Worst Advertising Campaign: Good Luck Chuck. I remember walking out of my apartment hungover one morning and almost vomiting at the sight of a half-naked Dane Cook with a shit-eating grin on his face.

Worst Movie Featuring a Good Performance: Alpha Dog. Justin Timberlake made Alpha Dog, Nick Cassavetes’ poorly written juvenile crime drama, almost worth watching. Almost. While Emile Hirsch did his best Fred Durst impersonation and Ben Foster pretty much let the throbbing veins in his head do the acting for him, Timberlake came through with a sincere and powerful performance. Call me crazy, but I think the kid’s going to be big.

Worst Historical Representation: 300. Did you know that Xerxes was a ten foot tall trans-gender alien who sounded like Mr. T? Or all Persians are freakish, scarred creatures who like to experiment with their sexuality? Thanks for the history lesson 300!

Worst Film Title: Mr. Magorium’s Wonder Emporium. I don’t think a film title has ever made me want to strangle a puppy as much as this one.

Worst Looking Movie That I’m Still Weirdly Excited to See in the New Year: I Know Who Killed Me. Lindsay Lohan as a stripper? Okay. A weird double personality plot? I’m with you. Clones and robot arms??? Holy shit. It may not have been a good year for LiLo, but at least she can rest assured that stoned college kids will be watching this movie for years to come.

I’ll be back soon with the best of the best of 2007!

Read Full Post »

She’s been caught wasted. She’s been in jail. She’s made a sex video. But now Paris Hilton really just wants to be taken seriously. Her agent threw a bunch of projects at her, but she threw them all back saying “No! This is the year that Paris Hilton makes a name for herself. I want to star in Hottie or Nottie!” The film is being released next February and is apparently about Paris Hilton’s relationship with a girl who has come back from the dead and wishes to feed on her brains.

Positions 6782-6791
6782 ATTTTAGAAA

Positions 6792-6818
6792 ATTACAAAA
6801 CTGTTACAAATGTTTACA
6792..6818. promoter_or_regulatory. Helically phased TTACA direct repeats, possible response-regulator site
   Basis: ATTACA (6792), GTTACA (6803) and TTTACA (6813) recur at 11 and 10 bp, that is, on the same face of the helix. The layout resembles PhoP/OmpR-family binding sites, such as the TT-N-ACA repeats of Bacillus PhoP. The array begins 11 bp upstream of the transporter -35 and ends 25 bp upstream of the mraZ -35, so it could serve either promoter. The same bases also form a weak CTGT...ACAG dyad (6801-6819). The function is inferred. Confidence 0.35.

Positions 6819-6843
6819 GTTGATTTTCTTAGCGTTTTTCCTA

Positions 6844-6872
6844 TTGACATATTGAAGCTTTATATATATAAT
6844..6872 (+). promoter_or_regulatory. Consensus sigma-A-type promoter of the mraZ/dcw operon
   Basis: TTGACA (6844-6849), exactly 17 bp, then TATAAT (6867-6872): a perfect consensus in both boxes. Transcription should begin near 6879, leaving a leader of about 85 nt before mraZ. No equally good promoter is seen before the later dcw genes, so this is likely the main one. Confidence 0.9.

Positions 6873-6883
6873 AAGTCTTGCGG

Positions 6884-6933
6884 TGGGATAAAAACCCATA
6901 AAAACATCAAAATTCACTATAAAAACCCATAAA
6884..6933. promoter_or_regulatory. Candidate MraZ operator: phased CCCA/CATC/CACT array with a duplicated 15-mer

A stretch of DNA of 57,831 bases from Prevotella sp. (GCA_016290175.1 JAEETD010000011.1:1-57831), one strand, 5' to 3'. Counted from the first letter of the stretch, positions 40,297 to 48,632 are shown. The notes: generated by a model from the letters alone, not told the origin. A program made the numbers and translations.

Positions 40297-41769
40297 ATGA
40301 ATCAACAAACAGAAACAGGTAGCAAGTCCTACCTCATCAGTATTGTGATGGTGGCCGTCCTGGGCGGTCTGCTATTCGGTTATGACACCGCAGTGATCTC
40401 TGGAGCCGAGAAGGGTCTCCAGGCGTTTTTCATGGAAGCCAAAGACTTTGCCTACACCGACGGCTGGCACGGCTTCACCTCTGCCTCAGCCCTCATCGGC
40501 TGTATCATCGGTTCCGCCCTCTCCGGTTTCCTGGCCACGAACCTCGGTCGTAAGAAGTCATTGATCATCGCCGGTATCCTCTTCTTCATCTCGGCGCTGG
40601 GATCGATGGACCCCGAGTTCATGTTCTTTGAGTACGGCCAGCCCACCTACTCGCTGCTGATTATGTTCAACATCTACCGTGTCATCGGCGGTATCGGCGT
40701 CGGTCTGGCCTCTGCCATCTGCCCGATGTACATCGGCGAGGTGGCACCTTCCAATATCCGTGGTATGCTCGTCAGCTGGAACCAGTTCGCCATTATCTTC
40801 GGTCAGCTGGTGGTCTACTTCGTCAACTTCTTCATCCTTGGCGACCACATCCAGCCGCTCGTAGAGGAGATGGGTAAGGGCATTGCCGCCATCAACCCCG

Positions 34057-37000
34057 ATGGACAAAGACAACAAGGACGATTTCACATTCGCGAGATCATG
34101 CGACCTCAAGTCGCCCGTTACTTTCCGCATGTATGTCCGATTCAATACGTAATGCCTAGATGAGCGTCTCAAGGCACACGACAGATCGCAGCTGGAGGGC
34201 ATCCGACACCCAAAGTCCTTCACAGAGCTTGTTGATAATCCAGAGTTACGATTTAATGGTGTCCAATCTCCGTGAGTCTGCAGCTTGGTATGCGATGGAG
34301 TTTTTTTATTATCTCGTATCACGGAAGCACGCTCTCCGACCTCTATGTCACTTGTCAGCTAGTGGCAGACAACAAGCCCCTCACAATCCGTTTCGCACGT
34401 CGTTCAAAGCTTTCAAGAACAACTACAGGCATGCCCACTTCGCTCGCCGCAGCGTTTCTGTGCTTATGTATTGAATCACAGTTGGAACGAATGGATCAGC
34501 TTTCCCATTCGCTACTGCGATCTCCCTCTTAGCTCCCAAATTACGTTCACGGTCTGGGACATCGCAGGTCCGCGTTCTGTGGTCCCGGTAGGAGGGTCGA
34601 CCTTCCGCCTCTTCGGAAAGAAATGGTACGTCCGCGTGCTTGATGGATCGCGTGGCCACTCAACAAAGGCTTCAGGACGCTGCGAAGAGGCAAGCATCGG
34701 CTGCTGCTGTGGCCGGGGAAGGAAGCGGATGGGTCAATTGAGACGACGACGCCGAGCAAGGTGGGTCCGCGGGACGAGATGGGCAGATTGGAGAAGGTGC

Photobucket

Read Full Post »

Washington Post reports that “Jet From Supermassive Black Hole Seen Blasting Neighboring Galaxy”.

The very first line of the article tells us that this is “an act of galactic violence…”

 Holy shit! Is this how they sneak it in, under the radar, that we’re not only in an unwinnable war against terrorism, but an INTERGALACTIC WAR too??? Let’s read on.

“What we’ve identified is an act of violence by a black hole, with an unfortunate nearby galaxy in the line of fire,” said Dan Evans, the study leader at the Harvard-Smithsonian Center for Astrophysics in Cambridge. He said any planets orbiting the stars of the smaller galaxy would be dramatically affected, and any life forms would likely die as the jet’s radiation transformed the planets’ atmosphere.

Um, OK Dan Evans. So what we learned from the above paragraph is:

  1. A distinguished astrophysician describes this as an act committed by a BLACK HOLE. Like, it decided to do this. Is he relying on the fact that we KNOW that black holes are prescient? Is this how he’s slyly telling us what the government already knows? Hmmm….
  2. Any life forms would likely die as the jet’s radiation transformed the planets’ atmosphere…. there are likely other forms of life in other galaxies? Fascinating!
  3. This could happen to our galaxy?

 castle-sky.jpg

The extinct space-ilization I plan to discover in my career as a cosmonaut.

If a jet were to hit Earth, Evans said, it would destroy the ozone layer and collapse the magnetosphere that blankets the planet and protects it from harmful solar particles. Without the ozone layer and magnetosphere, he said, much of life on Earth would end.

Merry Christmas!

Read Full Post »

When I first read this headline “Jackson to take part in New Line-MGM ‘Hobbit’” on googlenews, how excited was I? Visions of a coke-snorting Jacko with hairy feet danced in my head.

bubbles.jpg

Our name is Bilbo Baggins.

One click further told me that it was, in fact, Peter Jackson. Directing the prequel to LOTR. Shooting will begin 2009. That is still cool. I guess.

In a prepared statement Jackson said, “We are delighted to continue our journey through Middle Earth.” Does he speak in the royal we? Does he wish he’d been knighted? Is he anticipating my complicity in his delight? Because that last one, that’s the truth of it.

After a breathless viewing of the final chapter of LOTR I remember my sister turned to me, tears glistening in her eyes, and said “I am so so sad that I will never get to see them again for the first time.”

peterjackson.jpg

2009, I’m comin’ for you!

Read Full Post »

Older Posts »